Hydrangeas are popular ornamental flowering plants, grown for their large flower heads, with Hydrangea macrophylla being by far the most widely grown.
The bloom of the Hydrangea is not a true flower, but an inflorescence: Sepals, or modified leaves, make up most of the bloom and overshadow the small, almost unnoticeable true flowers at the center. They can be either deciduous or evergreen.
Hydrangea flowers are produced from early spring to late autumn. In most species the flowers are white, but in some species (notably H. macrophylla), can be blue, red, pink, light purple, or dark purple. The cultivated hydrangeas have been bred and selected to have more of the larger type flowers.
Unlike most flowers, lacecap and mophead hydrangeas (H. macrophyllas) can change colors. There are two factors that affect flower color of hydrangeas: the amount of light the plant receives and the pH of the soil.
In these species, the color is affected by the presence of Aluminium ions which are available or tied up depending upon the soil pH. For H. macrophylla and H. serrata cultivars, the flower color can be determined by the relative acidity of the soil.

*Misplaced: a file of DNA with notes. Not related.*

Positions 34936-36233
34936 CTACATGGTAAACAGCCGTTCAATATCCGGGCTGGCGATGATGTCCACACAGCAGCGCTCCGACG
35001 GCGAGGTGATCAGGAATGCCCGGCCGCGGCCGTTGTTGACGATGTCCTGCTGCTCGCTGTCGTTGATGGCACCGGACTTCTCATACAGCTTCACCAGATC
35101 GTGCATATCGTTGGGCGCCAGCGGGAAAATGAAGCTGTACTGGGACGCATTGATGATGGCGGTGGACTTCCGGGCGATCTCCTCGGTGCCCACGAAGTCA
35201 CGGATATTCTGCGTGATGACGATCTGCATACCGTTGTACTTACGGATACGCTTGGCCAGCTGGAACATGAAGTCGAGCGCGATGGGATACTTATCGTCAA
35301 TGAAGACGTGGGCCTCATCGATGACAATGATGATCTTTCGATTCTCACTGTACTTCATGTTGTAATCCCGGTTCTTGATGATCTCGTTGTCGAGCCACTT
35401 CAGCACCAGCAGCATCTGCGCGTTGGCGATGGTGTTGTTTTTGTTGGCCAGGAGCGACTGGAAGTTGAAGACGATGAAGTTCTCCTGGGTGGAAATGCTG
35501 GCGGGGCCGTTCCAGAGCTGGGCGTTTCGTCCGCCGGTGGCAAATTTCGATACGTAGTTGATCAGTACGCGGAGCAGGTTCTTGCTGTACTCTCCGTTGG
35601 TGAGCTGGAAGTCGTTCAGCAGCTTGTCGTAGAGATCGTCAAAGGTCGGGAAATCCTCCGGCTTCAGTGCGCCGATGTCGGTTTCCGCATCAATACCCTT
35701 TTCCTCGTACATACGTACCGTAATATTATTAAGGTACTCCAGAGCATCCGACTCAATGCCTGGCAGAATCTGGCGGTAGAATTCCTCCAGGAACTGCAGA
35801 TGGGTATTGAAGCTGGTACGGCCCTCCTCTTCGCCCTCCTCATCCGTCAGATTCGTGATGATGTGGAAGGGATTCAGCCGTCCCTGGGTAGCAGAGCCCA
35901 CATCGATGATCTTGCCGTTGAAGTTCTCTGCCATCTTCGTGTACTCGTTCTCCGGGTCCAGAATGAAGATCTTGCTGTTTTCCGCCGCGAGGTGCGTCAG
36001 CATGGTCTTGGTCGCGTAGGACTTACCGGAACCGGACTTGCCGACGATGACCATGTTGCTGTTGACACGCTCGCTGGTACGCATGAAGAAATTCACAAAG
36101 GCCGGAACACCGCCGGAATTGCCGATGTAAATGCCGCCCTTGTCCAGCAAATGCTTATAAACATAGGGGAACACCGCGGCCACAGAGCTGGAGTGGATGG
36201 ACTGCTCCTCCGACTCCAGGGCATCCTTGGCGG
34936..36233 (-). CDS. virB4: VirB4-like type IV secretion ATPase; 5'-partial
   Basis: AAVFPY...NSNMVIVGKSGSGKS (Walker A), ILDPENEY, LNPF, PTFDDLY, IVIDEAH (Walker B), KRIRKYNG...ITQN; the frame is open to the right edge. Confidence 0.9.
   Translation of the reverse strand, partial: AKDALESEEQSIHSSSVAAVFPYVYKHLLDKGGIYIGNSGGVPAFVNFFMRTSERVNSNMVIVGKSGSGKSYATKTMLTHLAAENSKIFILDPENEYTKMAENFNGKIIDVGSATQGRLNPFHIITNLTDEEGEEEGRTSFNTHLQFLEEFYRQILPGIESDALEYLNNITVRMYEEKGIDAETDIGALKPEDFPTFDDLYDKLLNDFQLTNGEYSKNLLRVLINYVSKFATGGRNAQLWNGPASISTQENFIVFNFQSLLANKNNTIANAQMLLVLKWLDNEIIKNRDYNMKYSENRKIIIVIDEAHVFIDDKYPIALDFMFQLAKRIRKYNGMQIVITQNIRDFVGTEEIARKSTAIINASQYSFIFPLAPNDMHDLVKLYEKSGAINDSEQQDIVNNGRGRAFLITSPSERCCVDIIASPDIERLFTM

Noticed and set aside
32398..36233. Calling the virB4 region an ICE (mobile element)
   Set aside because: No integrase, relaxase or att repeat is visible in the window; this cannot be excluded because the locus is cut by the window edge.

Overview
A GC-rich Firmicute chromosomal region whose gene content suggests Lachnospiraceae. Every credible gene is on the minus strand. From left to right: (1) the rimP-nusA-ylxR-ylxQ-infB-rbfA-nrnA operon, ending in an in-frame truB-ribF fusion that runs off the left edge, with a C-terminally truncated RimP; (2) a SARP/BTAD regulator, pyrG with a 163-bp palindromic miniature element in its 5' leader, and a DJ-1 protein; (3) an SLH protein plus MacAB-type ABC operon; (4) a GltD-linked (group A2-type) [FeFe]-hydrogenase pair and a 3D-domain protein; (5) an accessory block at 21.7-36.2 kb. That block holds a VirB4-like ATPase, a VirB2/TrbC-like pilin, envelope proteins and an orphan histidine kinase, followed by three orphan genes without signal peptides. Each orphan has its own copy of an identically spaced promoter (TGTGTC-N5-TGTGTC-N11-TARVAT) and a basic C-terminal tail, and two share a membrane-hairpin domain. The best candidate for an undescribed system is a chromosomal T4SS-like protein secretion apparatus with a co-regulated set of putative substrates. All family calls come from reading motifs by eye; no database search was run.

An acidic soil (pH below 7), will have available aluminum ions and typically produce flowers that are blue to purple, whereas an alkaline soil (pH above 7) will tie up aluminum ions and result in pink or red flowers.
If the soil naturally contains aluminum and is acid (low pH) the color of the hydrangea will automatically tend toward shades of blue and/or purple. The flower color of most other Hydrangea species is not affected by aluminum and cannot be changed or shifted.
To lower your pH, add garden sulfur or aluminum sulfate to your soil. Another method for lowering the pH is to add organic matter to the soil such as coffee grounds, fruit and vegetable peels, grass clippings etc. To raise the pH, use ground lime. Generally, soil-less mixtures would probably not have aluminum in them.
So, if you want to maintain the color then keep the pH neutral. For this, you can test your soil with the help of litmus paper or from nearby soil testing labs. The color difference will vary according to the various conditions, mostly the soil pH.
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In general use, a soil-based compost placed over a generous layer of drainage material such as earthenware crocks, pebbles or gravel. Water and feed regularly, especially while plants are bearing flowers and fruit when a high-potash fertilizer is recommended.
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